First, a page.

The April 2012 Welsh House Price Index from LSL Property Services/Academetrics has been released this week, providing a measure of the average house price in Wales for April 2012.
- The Welsh housing market struggles in April as house sales drop off by 17.5%
- House prices decline £400 month on month
- However prices are up 1.1% on last year
Nigel Favas, Managing Director of Reeds Rains, who has branches in Wales commented as follows in the latest Welsh House Price Index Report from LSL Property Services and Acadametrics published 27th June 2012.
“A combination of a constrained mortgage market for first-timers and adverse weather conditions dampened housing market activity in April. Several parts of Wales saw twice the normal amount of rain in April, restraining buyers’ enthusiasm for viewing properties, and this has hampered competition for properties on the market. However, the longer-term effect of the absence of thousands of first time buyers - still struggling to secure mortgage finance - continues to be felt throughout Welsh housing market, reining in house sales and keeping prices deflated on a monthly basis. As a result, transactions fell by -17.5%. This is more than three times the seasonal drop we would normally anticipate.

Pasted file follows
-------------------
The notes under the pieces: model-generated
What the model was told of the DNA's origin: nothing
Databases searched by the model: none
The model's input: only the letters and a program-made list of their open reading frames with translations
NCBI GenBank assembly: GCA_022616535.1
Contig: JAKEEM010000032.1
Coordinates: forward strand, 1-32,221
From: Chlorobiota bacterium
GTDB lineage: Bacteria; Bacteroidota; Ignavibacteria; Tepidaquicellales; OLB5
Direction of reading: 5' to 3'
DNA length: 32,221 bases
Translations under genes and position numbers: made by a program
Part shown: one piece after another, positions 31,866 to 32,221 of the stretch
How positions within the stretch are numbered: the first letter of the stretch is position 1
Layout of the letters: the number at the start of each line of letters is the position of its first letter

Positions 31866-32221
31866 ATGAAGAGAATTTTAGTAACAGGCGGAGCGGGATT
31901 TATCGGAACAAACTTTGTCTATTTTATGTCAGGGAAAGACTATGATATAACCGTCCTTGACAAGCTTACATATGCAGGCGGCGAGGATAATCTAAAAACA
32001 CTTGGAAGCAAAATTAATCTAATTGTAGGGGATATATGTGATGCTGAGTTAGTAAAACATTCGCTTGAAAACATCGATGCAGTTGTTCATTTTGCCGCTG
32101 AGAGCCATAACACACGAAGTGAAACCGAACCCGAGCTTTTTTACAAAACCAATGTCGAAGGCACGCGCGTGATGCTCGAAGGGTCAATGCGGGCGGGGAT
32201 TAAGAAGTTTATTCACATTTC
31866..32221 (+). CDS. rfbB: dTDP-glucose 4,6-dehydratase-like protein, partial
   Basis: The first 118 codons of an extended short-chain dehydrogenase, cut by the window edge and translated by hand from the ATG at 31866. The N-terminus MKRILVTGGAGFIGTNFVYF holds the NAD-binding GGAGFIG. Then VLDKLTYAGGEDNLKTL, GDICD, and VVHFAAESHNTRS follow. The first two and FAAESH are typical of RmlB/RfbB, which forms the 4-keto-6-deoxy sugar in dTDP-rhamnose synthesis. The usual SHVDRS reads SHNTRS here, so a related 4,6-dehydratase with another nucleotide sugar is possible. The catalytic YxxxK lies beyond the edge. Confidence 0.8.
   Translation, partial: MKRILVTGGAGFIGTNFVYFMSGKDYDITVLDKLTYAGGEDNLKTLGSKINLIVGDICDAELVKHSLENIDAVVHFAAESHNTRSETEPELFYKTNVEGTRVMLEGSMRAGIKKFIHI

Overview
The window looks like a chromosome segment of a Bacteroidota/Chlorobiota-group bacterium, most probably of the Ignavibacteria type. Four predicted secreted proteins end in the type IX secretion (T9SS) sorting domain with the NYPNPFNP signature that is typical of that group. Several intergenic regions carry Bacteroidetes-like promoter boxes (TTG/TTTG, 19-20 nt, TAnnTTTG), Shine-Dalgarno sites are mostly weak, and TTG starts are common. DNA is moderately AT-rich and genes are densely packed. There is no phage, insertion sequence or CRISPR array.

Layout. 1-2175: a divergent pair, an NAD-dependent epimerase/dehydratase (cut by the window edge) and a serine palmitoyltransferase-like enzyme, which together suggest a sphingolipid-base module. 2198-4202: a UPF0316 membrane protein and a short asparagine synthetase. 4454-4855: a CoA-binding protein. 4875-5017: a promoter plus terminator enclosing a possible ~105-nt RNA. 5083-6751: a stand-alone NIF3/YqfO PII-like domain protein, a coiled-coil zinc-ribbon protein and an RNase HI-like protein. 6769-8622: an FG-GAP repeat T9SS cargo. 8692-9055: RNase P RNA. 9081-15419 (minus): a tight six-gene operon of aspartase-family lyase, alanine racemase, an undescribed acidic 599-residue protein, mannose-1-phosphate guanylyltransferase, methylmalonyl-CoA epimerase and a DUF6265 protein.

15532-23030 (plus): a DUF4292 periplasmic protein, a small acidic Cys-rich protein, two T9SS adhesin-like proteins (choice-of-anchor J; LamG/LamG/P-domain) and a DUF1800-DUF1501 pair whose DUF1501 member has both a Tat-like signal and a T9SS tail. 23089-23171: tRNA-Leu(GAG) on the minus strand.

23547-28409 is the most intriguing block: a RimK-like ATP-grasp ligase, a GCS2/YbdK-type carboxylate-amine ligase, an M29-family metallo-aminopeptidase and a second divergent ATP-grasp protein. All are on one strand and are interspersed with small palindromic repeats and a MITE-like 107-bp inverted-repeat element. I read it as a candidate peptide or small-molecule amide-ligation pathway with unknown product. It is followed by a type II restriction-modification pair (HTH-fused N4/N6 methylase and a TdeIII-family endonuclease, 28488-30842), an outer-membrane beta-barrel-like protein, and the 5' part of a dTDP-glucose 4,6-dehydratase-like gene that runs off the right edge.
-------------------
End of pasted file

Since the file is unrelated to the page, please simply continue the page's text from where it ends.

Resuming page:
“Lenders are facing strong pressure on their ability to lend, as a result of the ongoing financial crisis abroad, and have adopted an incredibly cautious stance towards those without substantial deposits and spotless credit. As a result, many Welsh first-time buyers may feel that homeownership is a distant reality. Nevertheless, some relief may come from the Bank of England’s new funding for lending, which, if successful, could allow mortgage lenders to pass on more affordable rates to new buyers.
“While house prices in Wales dropped by £400 on a monthly basis, the annual improvement points to resilience in some parts of the market. Wealthier buyers and equity-rich retirees remain a key driving force, with activity at the top end of the market comparing favourably to a year ago, after the trough caused by the new, higher stamp duty on purchases over £1 million.
“The buoyancy of the upper tier of the market was reflected in the regional disparity of annual house price rises. Those with the highest average prices - Monmouthshire and the Vale of Glamorgan - saw the largest increases, while Blaenau Gwent, with the lowest average price, saw the biggest fall - highlighting the two speed nature of the Welsh housing market.”